The musical genres
Throughout his career, Rameau distinguished himself in the typical genres of his time. While favouring the salons with his cantatas, airs, canons and harpsichord pieces (either as a solo instrument or ‘in concert’), he approached the large-scale sacred forms with his motets. For the theatre, he began by writing divertissements for the Paris fairs. From 1733 he composed tragédies lyriques, ballets and pastorales héroïques for the Paris Opéra, and also actes de ballet, for performance either on their own or together with other such short pieces.
Despite the high level of their craftsmanship, his cantatas and motets retain the then current structure and style. His harpsichord pieces, mingling suites of dance-forms and titled miniatures, are in the spirit of the period, even though their descriptive purpose is occasionally combined with an avant-garde virtuosity (La Poule, Les Trois Mains). The later Pièces de clavecin en concert offer a rare example for the time of trios combining a virtuosic keyboard with independent strings.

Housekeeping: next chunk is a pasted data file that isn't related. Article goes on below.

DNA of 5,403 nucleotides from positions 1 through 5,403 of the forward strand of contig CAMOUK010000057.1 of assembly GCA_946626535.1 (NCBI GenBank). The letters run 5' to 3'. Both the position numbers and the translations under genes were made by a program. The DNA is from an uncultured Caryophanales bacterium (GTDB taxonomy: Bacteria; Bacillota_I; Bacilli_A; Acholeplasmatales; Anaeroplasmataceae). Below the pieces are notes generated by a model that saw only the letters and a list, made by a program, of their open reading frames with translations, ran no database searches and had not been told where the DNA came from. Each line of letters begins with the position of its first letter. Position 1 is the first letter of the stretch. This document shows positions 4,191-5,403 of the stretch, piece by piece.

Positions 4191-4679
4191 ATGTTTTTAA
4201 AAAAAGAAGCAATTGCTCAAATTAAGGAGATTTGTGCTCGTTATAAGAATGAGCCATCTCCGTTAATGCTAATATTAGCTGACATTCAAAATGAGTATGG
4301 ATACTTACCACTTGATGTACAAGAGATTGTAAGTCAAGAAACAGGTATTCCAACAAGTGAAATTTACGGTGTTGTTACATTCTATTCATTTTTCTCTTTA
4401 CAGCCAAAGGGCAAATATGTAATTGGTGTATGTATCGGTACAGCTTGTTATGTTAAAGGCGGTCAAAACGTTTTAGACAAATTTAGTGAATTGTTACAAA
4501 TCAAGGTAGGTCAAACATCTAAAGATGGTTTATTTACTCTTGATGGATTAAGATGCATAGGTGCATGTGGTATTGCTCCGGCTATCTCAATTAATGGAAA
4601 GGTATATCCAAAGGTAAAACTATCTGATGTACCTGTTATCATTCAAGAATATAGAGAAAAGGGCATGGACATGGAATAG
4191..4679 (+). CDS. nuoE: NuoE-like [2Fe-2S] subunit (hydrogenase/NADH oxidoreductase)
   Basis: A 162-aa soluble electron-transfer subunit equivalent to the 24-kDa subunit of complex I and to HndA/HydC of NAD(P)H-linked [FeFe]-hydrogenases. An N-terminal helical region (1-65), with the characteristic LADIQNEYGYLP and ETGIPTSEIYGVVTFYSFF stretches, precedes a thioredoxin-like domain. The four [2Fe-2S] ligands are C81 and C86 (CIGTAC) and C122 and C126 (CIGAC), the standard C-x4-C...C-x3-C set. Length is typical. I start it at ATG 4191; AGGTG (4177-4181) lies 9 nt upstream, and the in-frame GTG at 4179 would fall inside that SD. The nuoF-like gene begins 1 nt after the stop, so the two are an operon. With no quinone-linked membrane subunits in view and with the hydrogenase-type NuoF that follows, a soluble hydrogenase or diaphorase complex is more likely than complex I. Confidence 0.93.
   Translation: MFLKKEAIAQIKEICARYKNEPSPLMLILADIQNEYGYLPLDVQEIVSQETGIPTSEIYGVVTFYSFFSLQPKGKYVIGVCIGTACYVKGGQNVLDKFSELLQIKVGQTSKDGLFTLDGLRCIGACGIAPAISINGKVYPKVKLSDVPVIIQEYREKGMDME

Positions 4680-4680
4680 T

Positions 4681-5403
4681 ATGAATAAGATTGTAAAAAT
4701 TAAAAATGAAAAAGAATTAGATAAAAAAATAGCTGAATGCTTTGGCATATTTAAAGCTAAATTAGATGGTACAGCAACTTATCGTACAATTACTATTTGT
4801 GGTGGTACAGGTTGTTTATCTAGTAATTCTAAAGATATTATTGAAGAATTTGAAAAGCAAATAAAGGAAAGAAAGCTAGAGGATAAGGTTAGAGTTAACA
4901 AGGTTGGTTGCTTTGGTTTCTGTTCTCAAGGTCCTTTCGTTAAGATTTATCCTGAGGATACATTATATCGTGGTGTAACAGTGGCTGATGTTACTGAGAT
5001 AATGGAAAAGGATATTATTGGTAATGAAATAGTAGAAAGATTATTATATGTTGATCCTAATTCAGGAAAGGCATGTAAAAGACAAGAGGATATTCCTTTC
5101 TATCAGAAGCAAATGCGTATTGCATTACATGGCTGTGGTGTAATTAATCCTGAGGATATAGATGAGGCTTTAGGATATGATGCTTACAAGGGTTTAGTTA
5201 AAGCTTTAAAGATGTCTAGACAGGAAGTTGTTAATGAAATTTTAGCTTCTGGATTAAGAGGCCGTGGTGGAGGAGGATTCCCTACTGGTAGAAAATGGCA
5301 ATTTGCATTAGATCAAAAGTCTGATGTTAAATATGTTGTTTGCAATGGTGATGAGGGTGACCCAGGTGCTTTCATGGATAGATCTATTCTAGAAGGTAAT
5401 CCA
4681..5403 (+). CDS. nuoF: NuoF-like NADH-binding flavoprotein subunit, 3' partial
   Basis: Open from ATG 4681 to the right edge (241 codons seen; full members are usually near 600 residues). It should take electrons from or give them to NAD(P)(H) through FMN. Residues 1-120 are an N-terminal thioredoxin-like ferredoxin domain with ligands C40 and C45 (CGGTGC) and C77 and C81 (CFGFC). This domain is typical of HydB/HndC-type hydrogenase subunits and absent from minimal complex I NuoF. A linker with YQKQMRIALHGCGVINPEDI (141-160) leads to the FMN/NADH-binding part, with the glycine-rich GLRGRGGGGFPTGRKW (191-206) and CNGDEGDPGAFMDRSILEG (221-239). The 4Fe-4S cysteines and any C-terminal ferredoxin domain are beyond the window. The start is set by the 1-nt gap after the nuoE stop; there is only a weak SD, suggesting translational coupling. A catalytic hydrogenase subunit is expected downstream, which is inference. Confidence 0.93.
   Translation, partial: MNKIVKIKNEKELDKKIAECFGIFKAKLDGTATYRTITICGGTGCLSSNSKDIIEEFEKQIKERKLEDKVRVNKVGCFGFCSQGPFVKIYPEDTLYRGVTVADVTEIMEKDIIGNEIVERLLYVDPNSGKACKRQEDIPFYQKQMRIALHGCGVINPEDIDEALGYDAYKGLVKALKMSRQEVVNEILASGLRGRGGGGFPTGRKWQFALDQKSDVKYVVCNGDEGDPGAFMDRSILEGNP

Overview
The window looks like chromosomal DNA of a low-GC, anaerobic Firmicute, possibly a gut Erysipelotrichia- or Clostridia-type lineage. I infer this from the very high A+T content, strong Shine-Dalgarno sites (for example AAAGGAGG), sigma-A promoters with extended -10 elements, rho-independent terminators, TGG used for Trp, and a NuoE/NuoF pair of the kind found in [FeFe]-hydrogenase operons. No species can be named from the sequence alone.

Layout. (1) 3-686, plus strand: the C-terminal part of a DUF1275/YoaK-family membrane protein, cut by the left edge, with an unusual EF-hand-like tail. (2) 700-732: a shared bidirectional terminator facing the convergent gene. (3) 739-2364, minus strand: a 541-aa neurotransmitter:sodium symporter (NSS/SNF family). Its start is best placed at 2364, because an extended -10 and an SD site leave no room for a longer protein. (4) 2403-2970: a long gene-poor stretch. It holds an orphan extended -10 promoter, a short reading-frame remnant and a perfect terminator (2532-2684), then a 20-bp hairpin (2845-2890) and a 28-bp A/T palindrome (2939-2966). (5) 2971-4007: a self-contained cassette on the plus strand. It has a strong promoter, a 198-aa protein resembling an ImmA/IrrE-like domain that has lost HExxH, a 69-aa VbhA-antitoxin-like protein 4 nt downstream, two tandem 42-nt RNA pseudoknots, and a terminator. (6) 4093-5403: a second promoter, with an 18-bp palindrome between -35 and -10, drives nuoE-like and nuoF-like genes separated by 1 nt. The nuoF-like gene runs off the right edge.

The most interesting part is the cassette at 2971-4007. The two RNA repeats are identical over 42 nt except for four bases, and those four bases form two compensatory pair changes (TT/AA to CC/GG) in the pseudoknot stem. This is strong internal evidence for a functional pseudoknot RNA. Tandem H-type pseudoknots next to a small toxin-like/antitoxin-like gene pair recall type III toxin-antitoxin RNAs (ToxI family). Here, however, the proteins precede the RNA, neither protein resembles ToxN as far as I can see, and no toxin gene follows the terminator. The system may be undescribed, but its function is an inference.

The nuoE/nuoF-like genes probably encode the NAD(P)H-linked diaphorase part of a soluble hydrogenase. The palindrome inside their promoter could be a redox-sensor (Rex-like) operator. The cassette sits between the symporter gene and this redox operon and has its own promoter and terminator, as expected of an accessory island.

On the operatic stage, Rameau appears fairly conservative in the genres he cultivated, elaborating the style and the musical writing rather than the structure and the form. He does nevertheless distinguish himself from his contemporaries by doing away with the prologues in all his works written from the 1750s onwards, and by returning to the rarer genres of the pastorale héroïque and the comédie lyrique.